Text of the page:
This series all started when I asked people whether social media works in the automotive industry. Well, yes and no. I then offered my generalised social media DOs and DON’Ts for car companies. I also promised a case study, one of the companies that I love, and one that I don’t think does social very well – Alfa Romeo.
So here goes….. my thoughts on how Alfa Romeo could do better with their online social presence and build customer loyalty.
Part 1 will take a look at Alfa Romeo’s current social media assets.
Part 2 will introduce what I think is the centerpiece of a successful social presence for a car company.
Part 3 will look at the structure you can build around that hub.
A quick look at Alfa Romeo’s social presence
A quick search on Facebook under Alfa Romeo is a good early indicator of some of the mess going on here.
Alfa Romeo currently has numerous official pages on Facebook. There’s the official page from company HQ in English and Italian, but you can also see separate model pages for the 4C and the 159 as well as country pages for England, Finland and other spots as well.
The Finnish page is only updated sporadically. The Brits do a much better job with some great, interesting content in place, as does the HQ page. I am sure there are other national pages to be found, but the quick search above provides enough results to point out the flaws.
Alfa Romeo also have a place called the Social Net Wall. The intention was to aggregate content from other outlets into one place. In reality, it’s a fairly jumbled up continuous timeline of Facebook comments, presumably from people who have registered on the Wall and then commented on Alfa’s Facebook page. They’re on to something there (i.e. building community) but my feeling is that the Social Net Wall probably cost them a bundle but receives very few visits. I joined up ages ago and haven’t visited again since. I can’t even remember my credentials any more. I suspect many, many others are in the same boat. And the big question – Why visit the Social Net Wall when you’re on Facebook anyway?
Twitter – there are more Alfa Romeo national accounts on Twitter than you can poke a stick at, but no official account from HQ that I could see.
Youtube – There are several national Alfa accounts serving up videos of varying quality. There are also accounts for the MiTo and Giulietta. Once again, as with Twitter, there is no official Alfa Romeo centralised account on Youtube.
Tumblr – Nothing official from Alfa Romeo, but there are plenty of Alfa pics being shared by others.
Google + – There’s an Alfa Romeo UK page prominent in search results, and an “Alfa Romeo Cuore Sportivo” page as well, though that one looks unofficial.
There are other services I could check – Pinterest, Instagram, even professional services such as Linked In. Those listed above are the main ones right now, however, and this post is intended to cover the basics rather than the intricacies of a full social campaign.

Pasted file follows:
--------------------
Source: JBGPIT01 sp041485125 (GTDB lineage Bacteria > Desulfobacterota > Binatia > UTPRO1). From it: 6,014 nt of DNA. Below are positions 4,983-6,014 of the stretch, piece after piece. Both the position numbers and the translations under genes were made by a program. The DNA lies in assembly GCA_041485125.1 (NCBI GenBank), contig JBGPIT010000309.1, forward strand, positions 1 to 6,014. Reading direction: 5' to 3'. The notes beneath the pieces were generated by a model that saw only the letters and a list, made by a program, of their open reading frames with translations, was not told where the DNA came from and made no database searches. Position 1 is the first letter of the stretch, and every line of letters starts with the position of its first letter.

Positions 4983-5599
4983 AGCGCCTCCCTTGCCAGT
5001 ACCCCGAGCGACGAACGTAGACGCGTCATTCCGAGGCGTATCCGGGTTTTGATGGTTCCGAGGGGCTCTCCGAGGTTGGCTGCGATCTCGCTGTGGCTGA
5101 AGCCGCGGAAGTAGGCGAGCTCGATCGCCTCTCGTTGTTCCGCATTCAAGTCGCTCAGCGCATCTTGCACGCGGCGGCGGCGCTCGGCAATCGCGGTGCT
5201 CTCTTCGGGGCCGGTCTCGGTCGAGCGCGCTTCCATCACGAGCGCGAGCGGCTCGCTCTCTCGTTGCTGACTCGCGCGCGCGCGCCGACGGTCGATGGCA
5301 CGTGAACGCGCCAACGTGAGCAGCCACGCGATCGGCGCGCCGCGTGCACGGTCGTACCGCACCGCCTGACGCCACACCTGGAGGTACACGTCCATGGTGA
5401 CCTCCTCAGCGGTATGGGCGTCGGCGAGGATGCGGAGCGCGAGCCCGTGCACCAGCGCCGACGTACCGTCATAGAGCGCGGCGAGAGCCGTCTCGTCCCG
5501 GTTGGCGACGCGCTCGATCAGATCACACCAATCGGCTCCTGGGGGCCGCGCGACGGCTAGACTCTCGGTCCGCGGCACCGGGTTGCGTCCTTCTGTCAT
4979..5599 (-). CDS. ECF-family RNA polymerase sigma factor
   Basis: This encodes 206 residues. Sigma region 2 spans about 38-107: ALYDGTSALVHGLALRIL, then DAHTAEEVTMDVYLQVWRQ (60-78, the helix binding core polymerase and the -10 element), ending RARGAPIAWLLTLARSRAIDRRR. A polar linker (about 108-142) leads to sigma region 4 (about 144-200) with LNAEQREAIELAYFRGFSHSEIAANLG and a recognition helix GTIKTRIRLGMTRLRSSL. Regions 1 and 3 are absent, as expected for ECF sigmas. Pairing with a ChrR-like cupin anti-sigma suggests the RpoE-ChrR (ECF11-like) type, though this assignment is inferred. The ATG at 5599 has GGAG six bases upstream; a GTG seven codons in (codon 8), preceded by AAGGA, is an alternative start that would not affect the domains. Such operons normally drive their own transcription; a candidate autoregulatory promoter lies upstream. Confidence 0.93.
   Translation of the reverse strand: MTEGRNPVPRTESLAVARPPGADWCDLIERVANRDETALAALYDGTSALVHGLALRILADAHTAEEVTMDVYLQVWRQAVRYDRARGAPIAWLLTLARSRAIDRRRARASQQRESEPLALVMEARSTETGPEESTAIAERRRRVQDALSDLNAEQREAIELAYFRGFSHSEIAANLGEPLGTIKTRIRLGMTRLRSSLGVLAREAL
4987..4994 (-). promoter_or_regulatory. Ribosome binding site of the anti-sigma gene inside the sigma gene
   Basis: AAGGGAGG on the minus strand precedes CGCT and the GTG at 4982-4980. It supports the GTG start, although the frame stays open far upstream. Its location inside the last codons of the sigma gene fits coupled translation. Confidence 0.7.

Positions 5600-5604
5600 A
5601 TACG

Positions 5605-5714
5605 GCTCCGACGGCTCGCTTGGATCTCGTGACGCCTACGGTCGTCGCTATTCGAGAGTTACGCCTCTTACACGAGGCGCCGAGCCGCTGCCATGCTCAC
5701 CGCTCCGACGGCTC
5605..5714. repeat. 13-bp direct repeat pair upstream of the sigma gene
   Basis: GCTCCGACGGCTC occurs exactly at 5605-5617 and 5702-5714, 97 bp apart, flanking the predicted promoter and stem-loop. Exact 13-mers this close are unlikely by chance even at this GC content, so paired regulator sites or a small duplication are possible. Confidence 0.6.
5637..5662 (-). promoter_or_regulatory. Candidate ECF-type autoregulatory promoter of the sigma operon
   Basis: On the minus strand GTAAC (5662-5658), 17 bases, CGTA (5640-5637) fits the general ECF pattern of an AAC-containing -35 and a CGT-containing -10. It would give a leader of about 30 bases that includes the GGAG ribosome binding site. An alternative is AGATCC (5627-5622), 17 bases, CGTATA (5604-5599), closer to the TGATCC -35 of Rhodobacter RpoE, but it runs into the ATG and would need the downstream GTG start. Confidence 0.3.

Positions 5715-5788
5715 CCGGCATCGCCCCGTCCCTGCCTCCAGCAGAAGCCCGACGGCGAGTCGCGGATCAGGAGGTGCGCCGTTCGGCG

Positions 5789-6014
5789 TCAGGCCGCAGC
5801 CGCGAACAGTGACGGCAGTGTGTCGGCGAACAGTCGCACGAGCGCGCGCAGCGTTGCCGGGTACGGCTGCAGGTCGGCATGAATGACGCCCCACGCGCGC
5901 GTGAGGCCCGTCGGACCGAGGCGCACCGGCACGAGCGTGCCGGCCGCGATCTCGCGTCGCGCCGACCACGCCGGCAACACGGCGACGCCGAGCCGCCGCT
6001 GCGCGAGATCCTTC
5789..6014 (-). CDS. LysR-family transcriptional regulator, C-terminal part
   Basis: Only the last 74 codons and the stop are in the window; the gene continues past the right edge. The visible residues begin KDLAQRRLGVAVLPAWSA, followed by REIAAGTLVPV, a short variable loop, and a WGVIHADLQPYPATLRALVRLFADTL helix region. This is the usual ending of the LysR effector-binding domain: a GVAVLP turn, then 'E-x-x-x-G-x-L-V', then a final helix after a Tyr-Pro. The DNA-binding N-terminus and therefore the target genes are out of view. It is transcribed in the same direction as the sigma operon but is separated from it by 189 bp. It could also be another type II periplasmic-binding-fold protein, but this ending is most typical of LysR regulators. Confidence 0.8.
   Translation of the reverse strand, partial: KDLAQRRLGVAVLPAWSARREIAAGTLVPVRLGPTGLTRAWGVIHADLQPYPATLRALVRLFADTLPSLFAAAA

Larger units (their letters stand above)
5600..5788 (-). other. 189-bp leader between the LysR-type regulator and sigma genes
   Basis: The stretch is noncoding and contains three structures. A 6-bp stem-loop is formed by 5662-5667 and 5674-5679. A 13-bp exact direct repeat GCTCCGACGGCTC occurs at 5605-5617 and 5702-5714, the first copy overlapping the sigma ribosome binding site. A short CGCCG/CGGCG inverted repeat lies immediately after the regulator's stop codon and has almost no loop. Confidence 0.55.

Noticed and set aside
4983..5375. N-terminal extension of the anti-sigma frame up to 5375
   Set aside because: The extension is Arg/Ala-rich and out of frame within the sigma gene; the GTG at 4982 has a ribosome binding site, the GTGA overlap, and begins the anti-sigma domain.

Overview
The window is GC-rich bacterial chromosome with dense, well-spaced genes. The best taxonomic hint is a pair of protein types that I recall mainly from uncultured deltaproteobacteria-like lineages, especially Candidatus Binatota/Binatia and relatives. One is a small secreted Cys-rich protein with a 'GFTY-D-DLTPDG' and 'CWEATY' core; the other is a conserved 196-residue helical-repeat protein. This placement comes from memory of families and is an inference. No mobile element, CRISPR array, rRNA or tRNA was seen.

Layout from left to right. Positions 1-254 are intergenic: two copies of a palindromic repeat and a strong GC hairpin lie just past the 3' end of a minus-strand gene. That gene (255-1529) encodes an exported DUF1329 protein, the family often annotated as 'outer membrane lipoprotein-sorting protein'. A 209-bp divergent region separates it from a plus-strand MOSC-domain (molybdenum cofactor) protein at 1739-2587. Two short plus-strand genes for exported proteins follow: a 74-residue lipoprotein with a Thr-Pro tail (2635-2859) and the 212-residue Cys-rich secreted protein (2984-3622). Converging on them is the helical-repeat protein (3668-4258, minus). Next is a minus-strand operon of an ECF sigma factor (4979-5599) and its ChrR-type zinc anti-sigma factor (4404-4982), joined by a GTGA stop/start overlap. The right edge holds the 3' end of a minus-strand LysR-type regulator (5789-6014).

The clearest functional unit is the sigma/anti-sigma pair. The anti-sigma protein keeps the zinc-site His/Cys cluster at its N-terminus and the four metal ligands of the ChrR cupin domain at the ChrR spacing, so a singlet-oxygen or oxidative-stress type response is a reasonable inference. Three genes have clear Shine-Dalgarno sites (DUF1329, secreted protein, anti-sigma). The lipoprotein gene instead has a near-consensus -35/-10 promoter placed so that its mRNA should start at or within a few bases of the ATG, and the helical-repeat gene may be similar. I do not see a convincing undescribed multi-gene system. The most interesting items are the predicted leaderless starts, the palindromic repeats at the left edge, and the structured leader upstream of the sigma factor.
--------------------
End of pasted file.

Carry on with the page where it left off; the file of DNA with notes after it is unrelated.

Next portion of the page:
So what’s wrong with all of this?
I have mixed feelings about Facebook to begin with.
To me, interacting with a company on Facebook is sort of like seeing a street performer. You get small bits and pieces of entertainment and you might even find one or two of them memorable. More often, though, it’s five minutes of your day where you’ve been entertained and you’ll forget who it was just as quickly as the details of any other five minutes of your day.
Personally speaking, I’d rather spend 2 hours in a theatre with Billy Connolly. People will happily take small bits of entertainment but given the choice, most would choose substance over snippets in the long term.
And that’s what riles me about Facebook. Yes, it’s where a company’s customers hang out so they have to be there, but I question the value that companies get from their Facebook presence (and I’m absolutely flabbergasted by the sums of money companies like General Motors are willing to throw at agencies to maintain their presence there – $20 million, in GM’s case!)
When a car company communicates with fans on Facebook, they’re competing for that fan’s attention in what is ultimately a losing battle. Yes, I like Alfa Romeo’s product but if I’ve got 10 minutes in my afternoon to check Facebook and there are three photos of my new great-nephew, Henry, then I’m spending my time with Henry and other friends every time. People do interact with companies like Alfa Romeo when they’ve got more time, but it’s mostly a short-form exchange and each one has relatively little ongoing value.
So, in my opinion, the whole platform is flawed to begin with. You can double the importance of that flaw if you’re in the car industry because it’s a long-cycle business that needs long-term loyalty from its customers.
Take that flawed platform and add in Alfa Romeo’s fractured approach. First, there are short-form stories that don’t build relationship with fans, as well as numerous national pages (UK, Finland, etc) and model pages (e.g. MiTo, Giulietta). All of a sudden people are getting their short-form Alfa Romeo content from numerous places, with varying emphases and in most instances, very little coherence.
The good part is that they’re reaching people in some way. The bad part is that it can lack strategy, it does much less than it could to build fan loyalty and it can be devoid of a uniform marketing or PR message.
I’ve focused on Facebook here because it’s the most prominent, the most visible of Alfa Romeo’s social efforts. It’s their centerpiece, despite the existence of the (IMO) redundant “social net wall”. In the next part of this series, I’ll talk about the beginnings of what I think should be their social hub, what they can do with it and how they can use other platforms like Facebook to support and extend their interaction, rather than be the entire basis for it.